Nearly 300 people converged on Washington, DC last Thursday for the G’Day USA Dialogue on Defence Industries. In light of the newly-announced goal of growing Australia's defence industry into a top ten global defence exporter by 2028, no doubt the Australian government was content with the interest.

Rounding out attendee numbers roughly double that of last year were a dozen Australian companies seeing a growth market opportunity in the United States for their cyber products and services, and taking part in the Austrade/AustCyber Cyber Security Mission. Last year a smaller delegation visited the US west coast only – the east coast addition being testament to the increasing level of commercial and government interest in cybersecurity in both Australia and the United States.

In an era of ‘buy American, hire American’ it remains to be seen what Australia's inclusion in the definition of the US National Technology Industrial Base (NTIB) will translate to, and to what extent we'll see flow through to supply chain access for Australian companies. However, the discussion at the dialogue was very much centred on the importance of our longstanding status as trusted and valued allies.

Following an Executive Order in July 2017 for Assessing and Strengthening the Manufacturing and Defense Industrial Base and Supply Chain Resiliency of the United States, the US government has been taking a systematic approach to reviewing its industrial base. The review is not publicly available as yet, but Eric Chewning from the US Department of Defense stated the options to address gaps and challenges include working with allies along with policy and investment levers.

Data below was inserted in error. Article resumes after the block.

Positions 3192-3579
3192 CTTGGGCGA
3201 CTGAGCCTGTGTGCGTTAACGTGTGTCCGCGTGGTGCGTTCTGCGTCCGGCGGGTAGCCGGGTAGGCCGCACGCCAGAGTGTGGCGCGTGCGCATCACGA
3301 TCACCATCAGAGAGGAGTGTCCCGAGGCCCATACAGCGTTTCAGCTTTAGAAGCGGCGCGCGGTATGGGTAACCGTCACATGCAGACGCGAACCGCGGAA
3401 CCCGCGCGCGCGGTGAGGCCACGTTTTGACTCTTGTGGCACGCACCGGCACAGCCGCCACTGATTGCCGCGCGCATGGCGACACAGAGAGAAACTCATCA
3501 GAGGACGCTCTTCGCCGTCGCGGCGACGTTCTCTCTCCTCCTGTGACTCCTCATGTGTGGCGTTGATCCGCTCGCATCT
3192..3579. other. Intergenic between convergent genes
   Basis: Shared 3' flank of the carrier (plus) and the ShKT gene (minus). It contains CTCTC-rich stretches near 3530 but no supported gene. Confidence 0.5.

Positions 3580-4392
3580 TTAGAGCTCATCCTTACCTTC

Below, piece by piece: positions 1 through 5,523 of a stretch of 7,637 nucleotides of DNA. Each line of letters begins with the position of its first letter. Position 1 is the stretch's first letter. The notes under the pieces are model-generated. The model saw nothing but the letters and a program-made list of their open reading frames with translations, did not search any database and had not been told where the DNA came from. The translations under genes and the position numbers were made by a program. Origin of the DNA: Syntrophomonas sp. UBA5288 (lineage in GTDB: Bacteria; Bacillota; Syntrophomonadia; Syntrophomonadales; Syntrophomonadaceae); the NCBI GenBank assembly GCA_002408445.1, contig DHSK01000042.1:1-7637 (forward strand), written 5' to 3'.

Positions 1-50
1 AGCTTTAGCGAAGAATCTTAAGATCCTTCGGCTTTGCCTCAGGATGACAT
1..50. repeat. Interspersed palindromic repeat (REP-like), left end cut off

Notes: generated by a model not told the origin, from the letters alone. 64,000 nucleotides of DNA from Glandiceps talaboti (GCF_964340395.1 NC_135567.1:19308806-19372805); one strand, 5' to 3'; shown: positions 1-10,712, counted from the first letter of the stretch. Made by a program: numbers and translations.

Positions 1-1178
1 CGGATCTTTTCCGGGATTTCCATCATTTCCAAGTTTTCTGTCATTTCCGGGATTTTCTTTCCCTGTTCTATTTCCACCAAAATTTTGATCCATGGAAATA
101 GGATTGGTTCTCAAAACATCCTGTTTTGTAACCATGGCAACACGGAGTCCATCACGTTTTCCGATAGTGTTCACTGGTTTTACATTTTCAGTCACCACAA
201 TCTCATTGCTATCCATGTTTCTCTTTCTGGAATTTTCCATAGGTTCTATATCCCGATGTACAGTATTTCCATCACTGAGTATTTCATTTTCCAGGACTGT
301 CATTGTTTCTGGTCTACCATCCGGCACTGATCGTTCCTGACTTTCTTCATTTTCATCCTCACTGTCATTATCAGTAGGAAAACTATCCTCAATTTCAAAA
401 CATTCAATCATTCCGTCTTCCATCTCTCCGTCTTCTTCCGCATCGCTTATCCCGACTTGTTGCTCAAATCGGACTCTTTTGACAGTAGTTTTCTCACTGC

A number of ‘pathfinder’ efforts are underway to test out how Australian capability – and that of the other nations included in the statutory definition – can be added to the US NTIB. These projects, which reportedly cover cybersecurity, controlled goods, and industrial and investment security, were held up as the first wave in determining how best to work together. The challenge here – as in many things to do with defence procurement – is that by the time the processes and paperwork are worked through, the technology (and the global threats) may have moved on.

Despite the presence of Australian cyber security companies in the trade mission, cyber security was one area that seemed notably absent from many of the panel discussions and addresses.

With the elevation of US Cyber Command to the status of a Unified Combatant Command in late 2017, along with the convergence of the world’s cyber security community at the RSA Conference 2018 in San Francisco this week (of which there are 50,000 attendees), to not have a significant discussion about cyber security in the context of defence industry signified an east and west coast miles apart in more than distance.